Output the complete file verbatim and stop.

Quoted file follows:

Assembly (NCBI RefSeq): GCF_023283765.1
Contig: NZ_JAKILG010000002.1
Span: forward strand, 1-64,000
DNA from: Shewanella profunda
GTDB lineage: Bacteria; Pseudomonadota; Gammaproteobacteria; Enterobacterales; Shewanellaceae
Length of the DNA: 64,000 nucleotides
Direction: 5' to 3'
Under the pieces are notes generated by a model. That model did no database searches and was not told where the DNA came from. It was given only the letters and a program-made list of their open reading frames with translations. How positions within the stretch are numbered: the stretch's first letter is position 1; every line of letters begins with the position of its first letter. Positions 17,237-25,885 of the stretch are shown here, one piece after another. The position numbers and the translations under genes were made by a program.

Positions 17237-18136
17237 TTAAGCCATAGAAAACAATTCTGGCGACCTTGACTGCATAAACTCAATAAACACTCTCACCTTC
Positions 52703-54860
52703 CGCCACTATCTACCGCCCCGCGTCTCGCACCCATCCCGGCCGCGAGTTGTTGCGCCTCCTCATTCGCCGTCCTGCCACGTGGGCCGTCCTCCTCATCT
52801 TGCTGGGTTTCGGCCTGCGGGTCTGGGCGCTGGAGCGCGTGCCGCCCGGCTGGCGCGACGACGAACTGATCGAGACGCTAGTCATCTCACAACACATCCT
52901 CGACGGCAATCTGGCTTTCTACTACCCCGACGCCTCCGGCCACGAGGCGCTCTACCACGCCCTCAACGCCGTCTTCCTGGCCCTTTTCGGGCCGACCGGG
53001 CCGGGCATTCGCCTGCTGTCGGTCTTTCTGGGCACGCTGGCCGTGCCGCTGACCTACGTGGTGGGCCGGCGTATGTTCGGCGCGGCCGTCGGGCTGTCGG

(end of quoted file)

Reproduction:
Assembly (NCBI RefSeq): GCF_023283765.1
Contig: NZ_JAKILG010000002.1
Span: forward strand, 1-64,000
DNA from: Shewanella profunda
GTDB lineage: Bacteria; Pseudomonadota; Gammaproteobacteria; Enterobacterales; Shewanellaceae
Length of the DNA: 64,000 nucleotides
Direction: 5' to 3'
Under the pieces are notes generated by a model. That model did no database searches and was not told where the DNA came from. It was given only the letters and a program-made list of their open reading frames with translations. How positions within the stretch are numbered: the stretch's first letter is position 1; every line of letters begins with the position of its first letter. Positions 17,237-25,885 of the stretch are shown here, one piece after another. The position numbers and the translations under genes were made by a program.

Positions 17237-18136
17237 TTAAGCCATAGAAAACAATTCTGGCGACCTTGACTGCATAAACTCAATAAACACTCTCACCTTC
Positions 52703-54860
52703 CGCCACTATCTACCGCCCCGCGTCTCGCACCCATCCCGGCCGCGAGTTGTTGCGCCTCCTCATTCGCCGTCCTGCCACGTGGGCCGTCCTCCTCATCT
52801 TGCTGGGTTTCGGCCTGCGGGTCTGGGCGCTGGAGCGCGTGCCGCCCGGCTGGCGCGACGACGAACTGATCGAGACGCTAGTCATCTCACAACACATCCT
52901 CGACGGCAATCTGGCTTTCTACTACCCCGACGCCTCCGGCCACGAGGCGCTCTACCACGCCCTCAACGCCGTCTTCCTGGCCCTTTTCGGGCCGACCGGG
53001 CCGGGCATTCGCCTGCTGTCGGTCTTTCTGGGCACGCTGGCCGTGCCGCTGACCTACGTGGTGGGCCGGCGTATGTTCGGCGCGGCCGTCGGGCTGTCGG